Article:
Another issue with such systems is that they are costly and difficult to implement on existing vehicles, since many of these systems include mechanical devices which are separately installed and/or must be properly oriented within the vehicle. Some embodiments have improved on the installation concerns by including the system within a light bulb module to facilitate easy installation of the system onto an existing vehicle. However, such a device fails to account for the various configurations of light sockets on different vehicles, which make it difficult to properly orient the device in many applications. Proper horizontal or vertical orientation is required for an accelerometer which may be implemented for use with the system. Also, such embodiments enhance serviceability concerns because the entire module must be replaced when the light bulb goes out.
While most of the proposed devices have not achieved commercial success, some cars today are equipped with brake light systems which flash the stop lamp automatically any time the brake pedal is depressed. However, the lamps associated with these devices may flash during ordinary braking as well as panic braking or other sudden stopping conditions. Accordingly, the stop lamp may fail to alert other drivers to emergency stopping conditions or the degree of braking of the vehicle. Furthermore, because the stop lamp may flash during every application of the brake system of the vehicle, the flashing may become annoying to many drivers over time, especially in slow moving or stop and go traffic conditions, where the stop lamp may be flashing almost continuously. Flashing the stop lamps in every stopping condition will also lose its effectiveness at warning other drivers of a stopping condition, since the drivers of other vehicles may tend to ignore the flashing light. Such systems may become especially annoying and ineffective in cases where the driver of the vehicle rests their foot on the brake pedal, thereby continuously flashing the stop lamps.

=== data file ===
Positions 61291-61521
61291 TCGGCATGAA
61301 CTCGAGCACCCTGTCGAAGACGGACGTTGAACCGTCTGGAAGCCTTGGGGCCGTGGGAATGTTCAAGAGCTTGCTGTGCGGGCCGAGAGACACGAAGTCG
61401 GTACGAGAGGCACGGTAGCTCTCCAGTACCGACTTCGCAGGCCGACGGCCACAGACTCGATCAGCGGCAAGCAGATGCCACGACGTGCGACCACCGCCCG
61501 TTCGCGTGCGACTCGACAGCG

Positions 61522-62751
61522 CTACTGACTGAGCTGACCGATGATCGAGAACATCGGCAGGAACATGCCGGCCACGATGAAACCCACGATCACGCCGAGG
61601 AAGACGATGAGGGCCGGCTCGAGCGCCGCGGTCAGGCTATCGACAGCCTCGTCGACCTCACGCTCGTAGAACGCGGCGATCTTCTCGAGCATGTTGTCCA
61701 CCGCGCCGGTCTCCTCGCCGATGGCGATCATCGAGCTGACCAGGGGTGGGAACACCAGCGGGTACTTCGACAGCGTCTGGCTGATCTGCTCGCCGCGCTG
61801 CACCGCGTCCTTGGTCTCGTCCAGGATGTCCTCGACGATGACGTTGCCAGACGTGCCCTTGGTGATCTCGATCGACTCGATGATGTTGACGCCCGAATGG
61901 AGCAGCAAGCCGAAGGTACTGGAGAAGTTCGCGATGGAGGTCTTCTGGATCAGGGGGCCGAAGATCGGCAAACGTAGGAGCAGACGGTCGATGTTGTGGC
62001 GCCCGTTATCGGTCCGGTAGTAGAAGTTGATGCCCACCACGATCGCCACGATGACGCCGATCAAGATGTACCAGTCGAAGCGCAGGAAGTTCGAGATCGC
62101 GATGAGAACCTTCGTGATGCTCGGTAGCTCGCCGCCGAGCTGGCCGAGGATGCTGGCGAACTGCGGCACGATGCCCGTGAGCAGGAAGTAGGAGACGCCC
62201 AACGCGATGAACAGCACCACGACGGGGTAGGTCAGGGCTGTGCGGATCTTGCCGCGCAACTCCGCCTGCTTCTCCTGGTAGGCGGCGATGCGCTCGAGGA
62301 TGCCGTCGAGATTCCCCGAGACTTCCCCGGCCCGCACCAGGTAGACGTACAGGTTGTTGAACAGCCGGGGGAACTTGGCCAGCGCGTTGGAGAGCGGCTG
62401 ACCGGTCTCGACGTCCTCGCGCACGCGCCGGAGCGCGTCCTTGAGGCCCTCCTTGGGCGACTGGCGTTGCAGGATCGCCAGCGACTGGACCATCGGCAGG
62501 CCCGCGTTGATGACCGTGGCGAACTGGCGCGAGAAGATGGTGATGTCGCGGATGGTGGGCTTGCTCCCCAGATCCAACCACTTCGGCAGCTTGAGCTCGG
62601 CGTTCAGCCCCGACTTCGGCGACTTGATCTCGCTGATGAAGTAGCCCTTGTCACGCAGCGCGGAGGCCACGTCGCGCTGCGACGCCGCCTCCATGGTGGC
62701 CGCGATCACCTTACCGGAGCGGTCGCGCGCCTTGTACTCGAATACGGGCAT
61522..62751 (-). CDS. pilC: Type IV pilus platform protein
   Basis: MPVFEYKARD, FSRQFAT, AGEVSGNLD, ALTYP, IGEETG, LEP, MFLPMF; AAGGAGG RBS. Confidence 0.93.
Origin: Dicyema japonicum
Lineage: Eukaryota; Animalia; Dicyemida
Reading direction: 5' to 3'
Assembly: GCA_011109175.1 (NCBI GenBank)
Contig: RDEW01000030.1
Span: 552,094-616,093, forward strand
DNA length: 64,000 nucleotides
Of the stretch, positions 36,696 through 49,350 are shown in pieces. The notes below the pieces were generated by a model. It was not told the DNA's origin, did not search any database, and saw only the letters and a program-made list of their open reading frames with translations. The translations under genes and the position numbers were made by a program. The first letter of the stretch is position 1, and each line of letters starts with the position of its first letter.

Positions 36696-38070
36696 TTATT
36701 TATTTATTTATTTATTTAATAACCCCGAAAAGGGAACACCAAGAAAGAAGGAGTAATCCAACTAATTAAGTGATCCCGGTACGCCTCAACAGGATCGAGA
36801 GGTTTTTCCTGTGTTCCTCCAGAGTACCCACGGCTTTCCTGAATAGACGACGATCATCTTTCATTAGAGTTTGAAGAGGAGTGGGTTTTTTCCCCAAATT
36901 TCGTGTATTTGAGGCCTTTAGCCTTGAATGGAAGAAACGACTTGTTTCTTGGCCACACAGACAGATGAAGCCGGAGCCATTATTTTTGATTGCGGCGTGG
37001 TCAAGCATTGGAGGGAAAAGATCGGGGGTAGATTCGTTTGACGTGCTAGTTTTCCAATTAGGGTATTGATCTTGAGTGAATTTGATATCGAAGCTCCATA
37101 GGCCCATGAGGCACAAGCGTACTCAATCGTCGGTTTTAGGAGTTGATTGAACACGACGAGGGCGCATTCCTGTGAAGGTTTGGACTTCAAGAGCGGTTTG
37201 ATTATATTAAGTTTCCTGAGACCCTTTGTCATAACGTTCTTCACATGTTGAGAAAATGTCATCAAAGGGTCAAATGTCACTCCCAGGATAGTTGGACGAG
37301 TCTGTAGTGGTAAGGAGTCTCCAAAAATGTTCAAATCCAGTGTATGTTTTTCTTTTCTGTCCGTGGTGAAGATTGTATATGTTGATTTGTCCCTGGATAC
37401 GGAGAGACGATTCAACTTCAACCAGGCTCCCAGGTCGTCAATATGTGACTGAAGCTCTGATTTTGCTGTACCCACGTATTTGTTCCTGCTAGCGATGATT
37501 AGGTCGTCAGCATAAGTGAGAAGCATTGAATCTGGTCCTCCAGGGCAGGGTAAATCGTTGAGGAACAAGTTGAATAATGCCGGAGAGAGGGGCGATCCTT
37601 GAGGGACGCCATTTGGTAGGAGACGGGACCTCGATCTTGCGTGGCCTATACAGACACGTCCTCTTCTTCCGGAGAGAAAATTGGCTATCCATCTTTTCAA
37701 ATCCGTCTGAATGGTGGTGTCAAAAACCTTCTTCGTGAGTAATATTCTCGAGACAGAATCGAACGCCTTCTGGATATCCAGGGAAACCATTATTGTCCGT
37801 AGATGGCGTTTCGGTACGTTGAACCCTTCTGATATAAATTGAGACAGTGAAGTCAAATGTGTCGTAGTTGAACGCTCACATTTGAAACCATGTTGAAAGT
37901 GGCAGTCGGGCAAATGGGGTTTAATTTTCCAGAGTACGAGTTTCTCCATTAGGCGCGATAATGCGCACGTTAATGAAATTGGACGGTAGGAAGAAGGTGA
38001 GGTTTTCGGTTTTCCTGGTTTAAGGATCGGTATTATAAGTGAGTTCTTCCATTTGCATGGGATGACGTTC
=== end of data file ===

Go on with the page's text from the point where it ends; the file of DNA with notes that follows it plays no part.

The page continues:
With brake actuated systems, a wire connection is required from the brake switch near the front of the vehicle to the light at the rear of the vehicle. This results in increased cost to the system and complexity in the manufacturing processes. Furthermore, serviceability of the brake light system may be compromised, since the additional wires to the light may be difficult to repair or replace. In applications where a vehicle is not manufactured with a center stop lamp, this also makes it difficult to install a rear center mounted stop lamp to the vehicle as an aftermarket device.
An additional issue with the brake actuated systems is that, in the event of a collision or accident, such as a front, rear or side impact, a rapid deceleration may occur without any depression of the brake pedal or actuation of the brake system. Accordingly, the brake or signal light will not be actuated to warn other drivers that an accident has occurred.